Power of the Catholic Church Slipping in Philippines
Strother, Jason, The Christian Science Monitor
As the Vatican commences its Papal Conclave this week in Rome, a test of the Catholic Churchs moral and political influence is underway in the Philippines.
Catholicism has been the predominant religion of the Philippines since the 1500s and it has the third largest number of Catholic citizens in the world, a legacy of the countrys Spanish colonial history. But church critics here say that now is the time to put the nations devout Catholic past behind them and move toward a more secular state.
Some analysts point out that just as in other Roman Catholic majority countries in Europe and South America, the Churchs influence in the Philippines is waning. Steven Shirley, author of Guided By God: The Legacy of the Catholic Church in Philippine Politics, says the adoption of the Reproductive Health Law, despite church protest, is proof of that.
Its a sign that the Philippines is becoming globalized, that the younger generation is opening up to other ideas beyond the church, says Mr. Shirley. Its a sign that their politics have the ability to go beyond the power of religious groups.
Since colonial times, the Archdiocese has wielded what some call unjust power in the Philippines. In recent decades, the church has been able to make or break the careers of Filipino presidents: It helped take down Joseph Estrada for his alleged corruption and helped bring Gloria Macapagal-Arroyo into power in 2001.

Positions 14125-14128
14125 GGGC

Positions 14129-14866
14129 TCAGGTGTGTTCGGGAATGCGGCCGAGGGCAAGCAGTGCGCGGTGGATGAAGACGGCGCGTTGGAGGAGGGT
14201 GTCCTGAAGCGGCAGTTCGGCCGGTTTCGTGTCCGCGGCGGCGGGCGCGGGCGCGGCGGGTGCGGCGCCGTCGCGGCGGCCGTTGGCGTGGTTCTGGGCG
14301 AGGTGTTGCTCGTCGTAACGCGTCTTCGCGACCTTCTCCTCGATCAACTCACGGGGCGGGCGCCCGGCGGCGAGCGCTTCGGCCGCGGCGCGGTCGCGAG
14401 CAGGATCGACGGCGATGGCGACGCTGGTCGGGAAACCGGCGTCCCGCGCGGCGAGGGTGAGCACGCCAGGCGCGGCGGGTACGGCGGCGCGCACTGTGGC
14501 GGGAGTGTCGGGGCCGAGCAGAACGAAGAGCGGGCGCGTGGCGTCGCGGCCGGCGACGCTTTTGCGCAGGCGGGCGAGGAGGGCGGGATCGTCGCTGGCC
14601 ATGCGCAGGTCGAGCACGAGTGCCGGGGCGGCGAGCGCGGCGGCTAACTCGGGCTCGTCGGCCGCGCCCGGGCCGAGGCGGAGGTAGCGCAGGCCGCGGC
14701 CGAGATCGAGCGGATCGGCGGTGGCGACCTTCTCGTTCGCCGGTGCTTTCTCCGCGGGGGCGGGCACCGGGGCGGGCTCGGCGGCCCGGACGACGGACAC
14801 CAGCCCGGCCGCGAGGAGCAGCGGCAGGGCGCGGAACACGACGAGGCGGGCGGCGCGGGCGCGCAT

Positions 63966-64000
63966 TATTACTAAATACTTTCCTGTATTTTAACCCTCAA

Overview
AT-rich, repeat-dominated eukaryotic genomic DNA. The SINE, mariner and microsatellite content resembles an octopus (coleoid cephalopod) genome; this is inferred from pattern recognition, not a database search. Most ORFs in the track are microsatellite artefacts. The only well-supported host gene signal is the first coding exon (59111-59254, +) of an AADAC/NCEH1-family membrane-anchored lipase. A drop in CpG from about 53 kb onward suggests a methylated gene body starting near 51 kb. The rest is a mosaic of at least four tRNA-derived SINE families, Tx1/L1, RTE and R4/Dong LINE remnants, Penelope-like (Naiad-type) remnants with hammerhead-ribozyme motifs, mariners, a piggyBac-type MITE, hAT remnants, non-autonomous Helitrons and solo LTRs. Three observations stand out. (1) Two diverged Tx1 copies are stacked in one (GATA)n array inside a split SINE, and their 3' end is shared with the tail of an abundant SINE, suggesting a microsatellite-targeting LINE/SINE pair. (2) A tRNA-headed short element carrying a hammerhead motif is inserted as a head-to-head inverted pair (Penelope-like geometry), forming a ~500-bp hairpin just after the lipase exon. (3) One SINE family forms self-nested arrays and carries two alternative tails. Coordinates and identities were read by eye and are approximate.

But activists have been emboldened by the passage of the Reproductive Health Law this past December. The Catholic Church of the Philippines vehemently opposes the legislation because of its provision to provide free contraceptives and family planning services to the poor. During its decade-long fight against the bill, the clergy called for civil unrest and even threatened to excommunicate President Benigno Aquino.
I think people are finding the weaknesses of the Catholic Church, says Red Tani, founder of Filipino Free Thinkers, a secular activist group. Filipinos have seen the way politicians have been cowed and bullied [by the Church]. People are becoming more critical.
Theyve been able to shoot down centuries of Catholic doctrine with just one bill, Shirley adds. This is really a challenge to the churchs power.
The church may have believed that the nations nearly 80 million Catholics were all in tow. But multiple opinion polls, such as those conduced by the survey group Social Weather Station, reveal that the majority of Filipinos no longer agree with the Catholic Churchs stance on contraception. And that was enough to compel Aquino and other lawmakers to challenge the Archdioceses authority.
How did it happen?
The Catholic Church here has asserted its influence over the years from both pulpits and podiums. Priests were known to tell congregations not to read newspapers and rely on the clergy as their only source for information, according to Shirley. The Churchs school system teaches Catholic values from the elementary to university level. But some analysts say the power of social media has supplanted that of sermons.
There is now space where voices come out to express views that are not in line with the conventional or traditional views, says Maria Lourdes Rebullida, who lectures in politics at the University of the Philippines in Quezon City. …